Continue reading “Films that “grapple” with Faith: “First Reformed” (2018) and “Novitiate” (2017)”
The Lost City of Z (2016)
“There is very little doubt that the forests cover traces of a lost civilisation of a most unsuspected and surprising character” (from a letter of Fawcett to the Royal Geographical Society, December 1921, Grann (2009) at 55).
Based on a great book by David Grann – “The Lost City of Z”, the film tells a true story of Colonel Percy Fawcett, an eminent explorer who believed that there was a hidden ancient civilisation to be found deep in the Amazon jungle and who vanished with his son in the jungle in 1925 while trying to prove its existence. This beautifully-shot film, directed by James Gray, tries to remain faithful to the timeline of the true story as it focuses intensely on the will and determination of Colonel Fawcett, played with dignity and zeal by Charlie Hunnam. The supporting cast is no other than Robert Pattinson as Corporal Costin and Sienna Miller as Fawcett’s wife, but the biggest appeal of the film is probably still the fascinating true story of one explorer on a mission to prove his cause. However, the film’s length is worrying (circa 140 minutes), and, although the film may shine sporadically as a “biography” film, it is largely disappointing as “a jungle adventure” movie. NB. As I will talk at length about the story, there will be spoilers.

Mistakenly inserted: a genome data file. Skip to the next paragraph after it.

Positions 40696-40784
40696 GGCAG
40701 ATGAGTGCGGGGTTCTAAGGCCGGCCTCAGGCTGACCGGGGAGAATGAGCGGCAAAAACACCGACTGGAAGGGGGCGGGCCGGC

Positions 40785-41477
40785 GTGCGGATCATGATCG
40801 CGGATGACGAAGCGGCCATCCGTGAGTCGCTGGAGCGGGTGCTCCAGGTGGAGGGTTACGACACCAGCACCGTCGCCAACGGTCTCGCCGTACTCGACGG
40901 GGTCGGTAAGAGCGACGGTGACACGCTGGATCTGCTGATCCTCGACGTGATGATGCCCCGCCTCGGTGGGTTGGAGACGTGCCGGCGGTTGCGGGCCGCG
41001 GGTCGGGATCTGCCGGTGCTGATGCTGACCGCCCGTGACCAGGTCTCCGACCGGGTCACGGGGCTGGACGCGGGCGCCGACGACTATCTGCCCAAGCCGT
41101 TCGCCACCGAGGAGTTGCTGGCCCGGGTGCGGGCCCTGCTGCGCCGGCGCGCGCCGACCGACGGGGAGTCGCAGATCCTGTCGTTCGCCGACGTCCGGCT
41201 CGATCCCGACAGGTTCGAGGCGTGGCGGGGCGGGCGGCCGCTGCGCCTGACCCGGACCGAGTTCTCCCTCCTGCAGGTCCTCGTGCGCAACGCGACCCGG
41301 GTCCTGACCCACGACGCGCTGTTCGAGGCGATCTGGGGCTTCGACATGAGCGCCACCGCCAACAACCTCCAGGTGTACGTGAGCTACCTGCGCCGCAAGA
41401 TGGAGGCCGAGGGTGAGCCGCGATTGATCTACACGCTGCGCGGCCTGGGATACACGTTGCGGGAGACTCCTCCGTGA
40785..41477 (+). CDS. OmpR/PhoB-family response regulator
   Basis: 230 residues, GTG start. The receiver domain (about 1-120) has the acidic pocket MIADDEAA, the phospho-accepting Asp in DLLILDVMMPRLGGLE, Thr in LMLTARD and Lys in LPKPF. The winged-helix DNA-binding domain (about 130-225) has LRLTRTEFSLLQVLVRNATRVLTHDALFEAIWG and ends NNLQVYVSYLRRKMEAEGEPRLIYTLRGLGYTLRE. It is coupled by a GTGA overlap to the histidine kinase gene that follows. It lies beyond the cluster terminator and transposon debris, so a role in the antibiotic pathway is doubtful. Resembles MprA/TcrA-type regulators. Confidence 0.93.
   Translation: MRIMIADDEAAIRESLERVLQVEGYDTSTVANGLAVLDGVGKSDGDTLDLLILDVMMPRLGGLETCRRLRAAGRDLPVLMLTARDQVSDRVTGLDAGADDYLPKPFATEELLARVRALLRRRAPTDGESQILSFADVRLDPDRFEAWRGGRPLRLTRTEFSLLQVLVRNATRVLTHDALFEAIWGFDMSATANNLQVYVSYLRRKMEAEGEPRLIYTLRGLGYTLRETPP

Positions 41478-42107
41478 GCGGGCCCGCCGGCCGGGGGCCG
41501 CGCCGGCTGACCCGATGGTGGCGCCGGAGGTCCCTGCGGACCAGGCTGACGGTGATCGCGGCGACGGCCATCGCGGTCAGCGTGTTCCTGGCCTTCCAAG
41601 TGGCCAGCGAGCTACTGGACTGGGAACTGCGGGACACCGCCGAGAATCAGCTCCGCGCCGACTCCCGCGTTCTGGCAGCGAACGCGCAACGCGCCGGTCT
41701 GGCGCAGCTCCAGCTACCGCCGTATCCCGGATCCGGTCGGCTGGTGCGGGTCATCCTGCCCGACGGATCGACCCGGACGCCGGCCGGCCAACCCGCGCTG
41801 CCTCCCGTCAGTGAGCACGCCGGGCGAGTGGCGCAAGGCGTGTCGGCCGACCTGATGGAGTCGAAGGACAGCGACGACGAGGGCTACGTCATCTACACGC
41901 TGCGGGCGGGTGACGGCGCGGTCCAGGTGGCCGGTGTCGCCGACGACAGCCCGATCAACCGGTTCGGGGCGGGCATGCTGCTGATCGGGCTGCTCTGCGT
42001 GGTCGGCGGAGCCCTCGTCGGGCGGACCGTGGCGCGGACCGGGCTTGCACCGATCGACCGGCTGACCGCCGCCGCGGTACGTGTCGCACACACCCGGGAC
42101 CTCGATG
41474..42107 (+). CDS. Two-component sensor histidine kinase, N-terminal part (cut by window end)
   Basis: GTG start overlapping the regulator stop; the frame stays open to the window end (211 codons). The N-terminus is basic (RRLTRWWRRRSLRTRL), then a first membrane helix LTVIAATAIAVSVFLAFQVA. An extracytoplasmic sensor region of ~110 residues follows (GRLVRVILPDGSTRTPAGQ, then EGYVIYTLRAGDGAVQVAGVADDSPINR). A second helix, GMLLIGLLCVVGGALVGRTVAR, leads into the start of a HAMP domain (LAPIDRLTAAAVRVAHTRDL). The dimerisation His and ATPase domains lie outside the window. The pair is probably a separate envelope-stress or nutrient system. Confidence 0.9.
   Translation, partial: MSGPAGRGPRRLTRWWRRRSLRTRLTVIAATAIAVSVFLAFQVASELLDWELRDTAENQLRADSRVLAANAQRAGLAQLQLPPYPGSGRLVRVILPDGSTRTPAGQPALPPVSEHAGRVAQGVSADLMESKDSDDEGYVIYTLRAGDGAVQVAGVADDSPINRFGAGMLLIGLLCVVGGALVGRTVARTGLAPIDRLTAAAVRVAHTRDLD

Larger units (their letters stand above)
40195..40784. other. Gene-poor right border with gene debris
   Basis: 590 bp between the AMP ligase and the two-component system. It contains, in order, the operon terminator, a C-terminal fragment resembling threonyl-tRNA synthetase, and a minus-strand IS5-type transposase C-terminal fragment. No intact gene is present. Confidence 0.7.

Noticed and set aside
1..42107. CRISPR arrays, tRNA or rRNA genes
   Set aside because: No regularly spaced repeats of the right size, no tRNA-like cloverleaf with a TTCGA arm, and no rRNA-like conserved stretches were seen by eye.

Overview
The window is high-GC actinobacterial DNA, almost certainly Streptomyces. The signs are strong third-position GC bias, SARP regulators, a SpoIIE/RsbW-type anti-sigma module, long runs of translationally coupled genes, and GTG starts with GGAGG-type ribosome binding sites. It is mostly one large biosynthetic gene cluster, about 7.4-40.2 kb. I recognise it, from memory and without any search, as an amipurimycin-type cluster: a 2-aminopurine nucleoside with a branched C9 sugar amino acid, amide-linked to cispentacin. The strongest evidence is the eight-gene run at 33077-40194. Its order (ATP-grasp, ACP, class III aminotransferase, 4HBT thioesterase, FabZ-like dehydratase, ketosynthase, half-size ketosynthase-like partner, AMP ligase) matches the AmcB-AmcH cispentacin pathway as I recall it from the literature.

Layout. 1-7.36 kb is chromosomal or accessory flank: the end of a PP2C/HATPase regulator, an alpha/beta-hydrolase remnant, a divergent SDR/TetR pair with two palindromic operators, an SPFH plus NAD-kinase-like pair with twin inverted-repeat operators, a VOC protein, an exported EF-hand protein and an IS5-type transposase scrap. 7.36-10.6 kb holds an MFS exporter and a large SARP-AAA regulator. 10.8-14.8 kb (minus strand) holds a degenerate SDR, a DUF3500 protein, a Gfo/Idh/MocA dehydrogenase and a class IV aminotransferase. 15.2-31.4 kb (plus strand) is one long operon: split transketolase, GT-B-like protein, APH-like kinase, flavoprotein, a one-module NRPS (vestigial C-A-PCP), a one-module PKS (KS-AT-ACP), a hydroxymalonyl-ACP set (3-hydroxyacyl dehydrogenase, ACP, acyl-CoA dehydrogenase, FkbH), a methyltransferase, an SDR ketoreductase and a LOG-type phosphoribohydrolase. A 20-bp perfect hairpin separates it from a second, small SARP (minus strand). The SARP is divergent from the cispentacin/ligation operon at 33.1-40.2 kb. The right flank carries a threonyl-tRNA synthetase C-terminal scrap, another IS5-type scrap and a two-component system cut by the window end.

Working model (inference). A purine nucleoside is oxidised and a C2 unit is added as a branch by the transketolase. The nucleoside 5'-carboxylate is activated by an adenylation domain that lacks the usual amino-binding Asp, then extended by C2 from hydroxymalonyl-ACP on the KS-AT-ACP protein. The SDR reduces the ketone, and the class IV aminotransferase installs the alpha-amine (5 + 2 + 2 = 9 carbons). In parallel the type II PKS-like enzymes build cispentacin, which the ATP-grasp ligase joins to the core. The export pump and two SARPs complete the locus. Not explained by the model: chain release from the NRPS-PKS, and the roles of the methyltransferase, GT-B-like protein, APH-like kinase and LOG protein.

Continue reading ““The Lost City of Z” Review”
I would like to begin this review by saying that I am a big admirer, even a fan, of Jason Reitman’s work. I think his previous films “Thank You for Smoking” (2005), “Juno” (2007) and “Up in the Air” (2009) are great examples of a particular kind of comedy, where he managed to successfully turn difficult issues into fun and entertaining cinematic material. “Tully” is his newest film, which was penned by Diablo Cody, the screenwriter of “Juno” and “Young Adult” (2011). “Tully” is about a mother of three, Marlo (Charlize Theron), who struggles with her hectic parenthood when she decides to get a night nanny for her new-born girl. After that, Marlo seems to breathe easier and the nanny, Tully (Mackenzie Davis), provides a huge relief for the family, maybe until Marlo and Tully’s ties become too close. “Tully” is an insightful little film and Theron and Davis’s performances are strong, but, as with “Labour Day” (2014), Reitman still faults when it comes to presenting real drama (even though he still excels with his insight and satire).